Mobile Menu - OpenMobile Menu - Closed

Inside Booster: Quigley decries recent food stamps cuts; vows to fight added cutbacks

Dec 4, 2013
In the News

The following article appeared in the December 4-10 issue of Inside Booster.

By: Bob Zuley

Congressman Mike Quigley (5th) vowed last week to continue fighting against additional cuts to the federally-funded Supplemental Nutrition Access Program (SNAP), more commonly referred to as food stamps.

As previously reported by this newspaper, beginning Nov. 1, nearly 48 million Americans received reduced monthly food assistance after a Congressionally mandated $5 billion reduction in funding. Additional funding cuts by the House of Representatives to the program in the farm aid bill may reach $40 billion, while a Senate version proposes a $5 billion reduction.

In a response to the 2008 recession, the Obama administration implemented a four-year increase in funding to the food stamp program in 2009 in a stimulus package designed to help strapped Americans maintain a semblance of food sufficiency, while also trying to jump start the economy.

About 83% of food stamp benefits go to households that include a child, a senior, or a disabled person. The average household on food stamps has a gross monthly income of about $744.

But the increasing number of people in need of food stamps, and corresponding rising federal expenditures, energized a Republican-led push for major cuts to the program, which has doubled in cost since 2008, and now amounts to some $80 billion annually.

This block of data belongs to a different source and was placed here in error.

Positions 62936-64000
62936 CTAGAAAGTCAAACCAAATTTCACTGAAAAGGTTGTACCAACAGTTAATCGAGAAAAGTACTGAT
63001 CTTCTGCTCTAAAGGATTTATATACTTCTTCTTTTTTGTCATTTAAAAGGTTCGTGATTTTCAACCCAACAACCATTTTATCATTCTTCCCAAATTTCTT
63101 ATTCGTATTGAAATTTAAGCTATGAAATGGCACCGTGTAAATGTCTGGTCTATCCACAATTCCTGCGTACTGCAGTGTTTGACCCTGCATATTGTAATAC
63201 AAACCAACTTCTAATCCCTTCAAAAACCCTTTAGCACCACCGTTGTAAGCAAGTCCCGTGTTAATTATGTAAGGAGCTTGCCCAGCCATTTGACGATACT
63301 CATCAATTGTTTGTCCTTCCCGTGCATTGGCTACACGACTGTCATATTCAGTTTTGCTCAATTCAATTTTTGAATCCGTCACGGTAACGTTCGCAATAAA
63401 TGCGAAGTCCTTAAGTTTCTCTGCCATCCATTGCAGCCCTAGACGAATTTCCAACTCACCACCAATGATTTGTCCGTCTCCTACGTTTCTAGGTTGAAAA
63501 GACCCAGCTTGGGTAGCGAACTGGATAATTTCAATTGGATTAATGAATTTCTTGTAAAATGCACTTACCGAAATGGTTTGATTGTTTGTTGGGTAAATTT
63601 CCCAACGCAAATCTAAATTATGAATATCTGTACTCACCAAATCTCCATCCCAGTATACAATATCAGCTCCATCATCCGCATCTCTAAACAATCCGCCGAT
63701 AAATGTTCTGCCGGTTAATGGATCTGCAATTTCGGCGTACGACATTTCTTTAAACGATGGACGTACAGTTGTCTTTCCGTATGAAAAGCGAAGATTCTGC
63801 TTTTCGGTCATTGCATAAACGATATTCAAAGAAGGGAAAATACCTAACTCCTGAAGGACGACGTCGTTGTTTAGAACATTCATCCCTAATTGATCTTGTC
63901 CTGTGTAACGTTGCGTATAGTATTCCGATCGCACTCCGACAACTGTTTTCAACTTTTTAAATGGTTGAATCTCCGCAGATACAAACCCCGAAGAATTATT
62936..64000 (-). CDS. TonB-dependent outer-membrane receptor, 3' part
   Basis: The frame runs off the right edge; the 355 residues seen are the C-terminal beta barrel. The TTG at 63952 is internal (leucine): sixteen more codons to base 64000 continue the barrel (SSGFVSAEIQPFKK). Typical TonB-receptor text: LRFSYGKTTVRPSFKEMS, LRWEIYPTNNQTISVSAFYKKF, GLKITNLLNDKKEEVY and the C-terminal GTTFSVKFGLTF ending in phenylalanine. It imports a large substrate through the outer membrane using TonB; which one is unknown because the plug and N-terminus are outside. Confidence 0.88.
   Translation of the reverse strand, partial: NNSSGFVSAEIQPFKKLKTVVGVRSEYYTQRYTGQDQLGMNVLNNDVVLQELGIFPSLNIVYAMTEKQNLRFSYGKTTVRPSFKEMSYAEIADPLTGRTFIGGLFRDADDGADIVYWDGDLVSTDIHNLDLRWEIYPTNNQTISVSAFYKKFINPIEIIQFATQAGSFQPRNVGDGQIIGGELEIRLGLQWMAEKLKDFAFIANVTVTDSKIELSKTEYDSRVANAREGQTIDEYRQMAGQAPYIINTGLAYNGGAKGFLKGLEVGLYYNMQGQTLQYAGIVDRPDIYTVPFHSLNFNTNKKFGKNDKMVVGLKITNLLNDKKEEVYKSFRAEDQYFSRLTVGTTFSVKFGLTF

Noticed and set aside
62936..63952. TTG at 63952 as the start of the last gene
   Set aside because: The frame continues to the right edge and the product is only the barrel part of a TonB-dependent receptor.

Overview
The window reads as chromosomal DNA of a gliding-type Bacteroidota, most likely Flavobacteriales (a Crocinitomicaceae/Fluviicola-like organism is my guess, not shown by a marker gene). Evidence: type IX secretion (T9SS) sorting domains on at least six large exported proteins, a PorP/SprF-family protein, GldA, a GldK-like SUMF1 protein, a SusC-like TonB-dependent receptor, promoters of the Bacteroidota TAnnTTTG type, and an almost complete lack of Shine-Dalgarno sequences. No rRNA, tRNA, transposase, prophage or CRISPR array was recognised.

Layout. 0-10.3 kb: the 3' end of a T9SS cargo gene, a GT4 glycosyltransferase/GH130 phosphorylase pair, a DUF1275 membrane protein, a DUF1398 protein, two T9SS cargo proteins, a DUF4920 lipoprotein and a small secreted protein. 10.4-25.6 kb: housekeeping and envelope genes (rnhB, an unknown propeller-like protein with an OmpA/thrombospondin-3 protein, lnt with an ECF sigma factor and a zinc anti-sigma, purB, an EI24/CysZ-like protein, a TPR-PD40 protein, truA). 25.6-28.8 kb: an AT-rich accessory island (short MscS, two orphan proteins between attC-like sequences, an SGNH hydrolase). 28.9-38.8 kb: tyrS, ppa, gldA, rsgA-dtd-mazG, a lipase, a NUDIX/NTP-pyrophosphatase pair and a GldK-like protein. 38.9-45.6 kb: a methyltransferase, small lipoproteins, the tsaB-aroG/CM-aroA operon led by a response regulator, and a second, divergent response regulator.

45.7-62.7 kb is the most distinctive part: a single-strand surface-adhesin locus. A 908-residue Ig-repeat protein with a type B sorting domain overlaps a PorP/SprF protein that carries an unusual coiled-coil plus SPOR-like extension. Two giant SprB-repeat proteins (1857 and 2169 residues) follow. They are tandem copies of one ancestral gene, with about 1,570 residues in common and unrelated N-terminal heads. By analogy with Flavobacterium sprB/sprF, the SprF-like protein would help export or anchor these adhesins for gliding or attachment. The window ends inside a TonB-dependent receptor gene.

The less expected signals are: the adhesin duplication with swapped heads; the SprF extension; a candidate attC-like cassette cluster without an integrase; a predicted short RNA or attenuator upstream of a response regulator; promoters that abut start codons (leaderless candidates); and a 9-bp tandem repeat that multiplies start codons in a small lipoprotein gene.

White there is no doubt that there is much waste, corruption and fraud in the program, these cuts will still mean many legitimate needs of the hungry will go unmet.

Each dollar in food stamps benefits generates about $1.70 in economic activity, according to Moody’s Analytics. If counted as income, food stamp benefits raised some four million people above the poverty line in 2012, according to the US Census Bureau and the U.S. Dept. of Agriculture.

Local neighborhood food pantries throughout both Chicago and the 5th Congressional District are increasingly bearing the brunt of meeting the unmet need of hungry people.

“This Thanksgiving, while thousands of Illinois families gather to celebrate over an abundance of turkey and stuffing, thousands more will struggle to just put food on the table. That’s because millions of hardworking Americans who rely on SNAP to provide for their families during tough times had their benefits ct by an average of $36 per month,” said Quigley.

“That may to seem like much to some, but the average family on SNAP receives just $1.40 per meal. Think about it this way: a recent USA Today article estimates that the average Thanksgiving dinner costs nearly $50. Yet a family of four living on SNAP will have just $5.60 to spend on that meal.”

Quigley joined local families for an interactive Cooking Matters grocery store tour last week to see how nutrition education helps families stretch their federal nutrition benefits. Cooking Matters helps families to shop for and cook healthy meals on a budget, as part of Share Our Strength’s No Kid Hungry campaign.